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Evaluating shortstops is toughest of all. Defence is recognized to be very important, and yet our tools for evaluating defence are rudimentary. Fortunately, for most of today's candidates- Derek Jeter, Alex Rodriguez, Nomar Garciaparra, Barry Larkin and Julio Franco, defence is not the major issue. With that in mind, let's look at who is in the Hall and who is not.


I'll divide up the prospective and actual Hall of Famers by their hitting ability:

The hitters

These guys hit so well that they only need to be average fielders to make the Hall, but most were much better than that- Honus Wagner, Arky Vaughan, George Davis, Joe Cronin, Robin Yount, Luike Appling, Lou Boudreau, Hughie Jennings and Ernie Banks. There was little doubt about them when their names came up. Rodriguez, Jeter and Garciaparra are on pace to be in this class. Larkin arguably falls within it, as well, but he can be put in the next class as well.

The combo guys

These ones were above average hitters, but had to be considered above average fielders to be considered. Bobby Wallace, Joe Sewell and Pee Wee Reese are in from this group, but many of the best hitters are not in from Bill Dahlen to Vern Stephens to Alan Trammell. Julio Franco fits neatly in this group. Cal Ripken, believe it or not, fits within this group, but is not yet eligible for the Hall.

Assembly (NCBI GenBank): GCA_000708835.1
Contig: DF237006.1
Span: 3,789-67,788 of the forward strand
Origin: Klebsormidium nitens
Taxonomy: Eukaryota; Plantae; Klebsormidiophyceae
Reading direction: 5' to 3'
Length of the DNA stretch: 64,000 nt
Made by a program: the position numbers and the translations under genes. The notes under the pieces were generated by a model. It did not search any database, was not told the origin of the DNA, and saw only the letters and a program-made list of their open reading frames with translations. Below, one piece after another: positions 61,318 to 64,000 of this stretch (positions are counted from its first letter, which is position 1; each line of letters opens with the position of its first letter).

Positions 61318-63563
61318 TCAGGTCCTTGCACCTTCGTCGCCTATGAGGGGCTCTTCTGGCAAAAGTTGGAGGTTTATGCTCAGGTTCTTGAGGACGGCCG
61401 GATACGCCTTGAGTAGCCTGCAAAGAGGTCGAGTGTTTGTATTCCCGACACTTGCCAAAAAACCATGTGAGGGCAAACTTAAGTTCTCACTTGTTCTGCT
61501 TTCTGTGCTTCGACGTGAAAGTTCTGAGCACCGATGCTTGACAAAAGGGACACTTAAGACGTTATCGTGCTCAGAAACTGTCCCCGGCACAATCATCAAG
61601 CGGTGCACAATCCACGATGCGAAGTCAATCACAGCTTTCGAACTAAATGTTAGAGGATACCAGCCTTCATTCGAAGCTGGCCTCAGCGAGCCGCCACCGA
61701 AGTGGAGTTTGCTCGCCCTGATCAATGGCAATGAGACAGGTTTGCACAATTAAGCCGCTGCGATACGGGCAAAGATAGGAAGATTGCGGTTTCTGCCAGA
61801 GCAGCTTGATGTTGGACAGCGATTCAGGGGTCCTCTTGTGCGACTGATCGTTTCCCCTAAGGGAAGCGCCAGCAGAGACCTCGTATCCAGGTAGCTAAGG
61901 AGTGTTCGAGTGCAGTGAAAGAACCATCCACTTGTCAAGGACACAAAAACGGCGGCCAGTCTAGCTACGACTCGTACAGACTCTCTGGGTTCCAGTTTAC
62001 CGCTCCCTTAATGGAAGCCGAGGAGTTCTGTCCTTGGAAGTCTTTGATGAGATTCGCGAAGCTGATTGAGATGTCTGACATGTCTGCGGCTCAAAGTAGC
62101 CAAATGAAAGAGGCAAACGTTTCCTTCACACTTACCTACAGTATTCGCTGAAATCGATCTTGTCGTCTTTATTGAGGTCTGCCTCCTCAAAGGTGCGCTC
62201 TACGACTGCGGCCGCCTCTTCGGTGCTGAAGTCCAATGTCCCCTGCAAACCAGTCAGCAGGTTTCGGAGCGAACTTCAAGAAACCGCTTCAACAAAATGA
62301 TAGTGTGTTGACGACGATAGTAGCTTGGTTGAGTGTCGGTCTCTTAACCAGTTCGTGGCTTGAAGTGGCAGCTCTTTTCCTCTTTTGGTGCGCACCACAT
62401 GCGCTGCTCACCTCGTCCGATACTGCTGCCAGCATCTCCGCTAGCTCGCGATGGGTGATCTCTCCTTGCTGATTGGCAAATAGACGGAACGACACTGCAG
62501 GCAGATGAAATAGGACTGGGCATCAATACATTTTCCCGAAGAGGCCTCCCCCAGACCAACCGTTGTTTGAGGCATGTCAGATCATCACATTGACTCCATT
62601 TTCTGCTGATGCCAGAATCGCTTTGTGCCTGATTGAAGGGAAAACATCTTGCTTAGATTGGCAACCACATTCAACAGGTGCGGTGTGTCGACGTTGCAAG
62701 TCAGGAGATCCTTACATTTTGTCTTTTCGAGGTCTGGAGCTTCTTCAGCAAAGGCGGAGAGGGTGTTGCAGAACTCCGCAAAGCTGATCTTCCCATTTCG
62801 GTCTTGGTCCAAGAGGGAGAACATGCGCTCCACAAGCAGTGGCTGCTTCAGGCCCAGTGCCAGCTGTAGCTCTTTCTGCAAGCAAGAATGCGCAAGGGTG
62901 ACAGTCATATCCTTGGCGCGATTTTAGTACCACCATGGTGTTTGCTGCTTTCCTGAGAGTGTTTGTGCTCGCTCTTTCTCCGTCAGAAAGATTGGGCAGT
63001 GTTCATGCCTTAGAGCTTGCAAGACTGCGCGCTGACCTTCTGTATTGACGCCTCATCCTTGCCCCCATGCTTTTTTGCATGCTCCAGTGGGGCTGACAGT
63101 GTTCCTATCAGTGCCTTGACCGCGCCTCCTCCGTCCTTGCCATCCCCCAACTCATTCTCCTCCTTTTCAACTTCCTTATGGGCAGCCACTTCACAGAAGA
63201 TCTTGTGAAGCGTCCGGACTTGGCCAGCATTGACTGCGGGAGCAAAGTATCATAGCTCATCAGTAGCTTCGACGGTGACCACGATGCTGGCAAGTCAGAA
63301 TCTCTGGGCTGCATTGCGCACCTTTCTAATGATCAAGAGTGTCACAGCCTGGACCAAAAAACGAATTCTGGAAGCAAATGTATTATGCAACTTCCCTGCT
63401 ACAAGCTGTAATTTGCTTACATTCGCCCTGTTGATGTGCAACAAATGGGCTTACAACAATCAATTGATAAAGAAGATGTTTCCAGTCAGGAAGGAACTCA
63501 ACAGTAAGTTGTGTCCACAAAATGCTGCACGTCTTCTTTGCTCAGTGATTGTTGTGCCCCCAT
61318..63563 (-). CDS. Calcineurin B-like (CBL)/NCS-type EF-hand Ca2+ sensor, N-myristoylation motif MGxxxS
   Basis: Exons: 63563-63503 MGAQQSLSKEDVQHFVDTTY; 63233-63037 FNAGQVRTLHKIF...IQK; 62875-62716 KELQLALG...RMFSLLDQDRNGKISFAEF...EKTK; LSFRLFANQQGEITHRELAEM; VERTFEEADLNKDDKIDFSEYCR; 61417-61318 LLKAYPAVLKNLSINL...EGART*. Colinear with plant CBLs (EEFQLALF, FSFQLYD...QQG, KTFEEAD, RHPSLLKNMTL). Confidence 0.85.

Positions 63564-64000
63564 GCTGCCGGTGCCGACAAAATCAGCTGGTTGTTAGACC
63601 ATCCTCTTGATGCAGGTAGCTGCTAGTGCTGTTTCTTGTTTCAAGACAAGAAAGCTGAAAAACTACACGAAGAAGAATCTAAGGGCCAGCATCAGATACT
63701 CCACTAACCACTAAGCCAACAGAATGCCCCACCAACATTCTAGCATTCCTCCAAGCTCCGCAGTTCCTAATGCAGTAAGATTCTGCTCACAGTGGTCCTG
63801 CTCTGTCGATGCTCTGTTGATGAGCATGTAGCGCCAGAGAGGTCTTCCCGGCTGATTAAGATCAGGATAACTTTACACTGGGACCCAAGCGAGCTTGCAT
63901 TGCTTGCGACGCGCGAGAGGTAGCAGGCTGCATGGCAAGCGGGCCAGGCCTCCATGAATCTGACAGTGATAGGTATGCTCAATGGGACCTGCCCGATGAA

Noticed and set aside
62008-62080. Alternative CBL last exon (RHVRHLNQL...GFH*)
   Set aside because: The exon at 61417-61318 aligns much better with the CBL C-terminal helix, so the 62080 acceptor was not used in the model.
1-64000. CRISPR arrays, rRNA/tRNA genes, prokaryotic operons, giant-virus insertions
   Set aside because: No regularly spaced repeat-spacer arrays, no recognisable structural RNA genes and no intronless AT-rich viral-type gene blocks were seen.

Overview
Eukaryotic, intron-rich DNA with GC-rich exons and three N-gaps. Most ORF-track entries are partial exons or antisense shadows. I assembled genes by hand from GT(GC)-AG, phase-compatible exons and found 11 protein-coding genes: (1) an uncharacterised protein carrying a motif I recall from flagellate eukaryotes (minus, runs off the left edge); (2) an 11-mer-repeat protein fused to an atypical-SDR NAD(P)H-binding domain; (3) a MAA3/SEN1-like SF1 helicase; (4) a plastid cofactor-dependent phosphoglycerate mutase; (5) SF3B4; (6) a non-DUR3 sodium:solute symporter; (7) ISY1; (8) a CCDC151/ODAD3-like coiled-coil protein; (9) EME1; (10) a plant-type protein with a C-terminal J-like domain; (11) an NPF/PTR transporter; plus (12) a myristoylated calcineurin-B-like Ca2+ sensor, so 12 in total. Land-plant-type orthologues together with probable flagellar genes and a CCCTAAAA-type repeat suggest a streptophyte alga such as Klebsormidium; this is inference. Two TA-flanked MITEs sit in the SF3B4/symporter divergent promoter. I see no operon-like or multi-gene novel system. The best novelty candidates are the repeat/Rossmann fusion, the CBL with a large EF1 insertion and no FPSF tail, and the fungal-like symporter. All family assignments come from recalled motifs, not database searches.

The fielders

These shortstops were below-average hitters over their career, but made it with their glove- Ozzie Smith, Phil Rizzuto, Luis Aparicio, Rabbit Maranville.

The incomprehensible ones

Travis Jackson and Dave Bancroft were admitted to the Hall, but why they were is a mystery.

As defence is perceived to be so important here, I've chosen to use evaluation tools that are amenable to combining offence and defence. I'll use Lee Sinins' Runs Created Above Average to break down the retired shortstops by their offensive ability (all figures courtesy of Sinins' Sabermetric Encyclopedia):

the hitters-200 RCAA career or more (all in the Hall of Fame)
Player        RCAA
Wagner 1011
Vaughan 478
G. Davis 379
Yount 284
Cronin 243
Appling 239
Banks 207
Jennings 206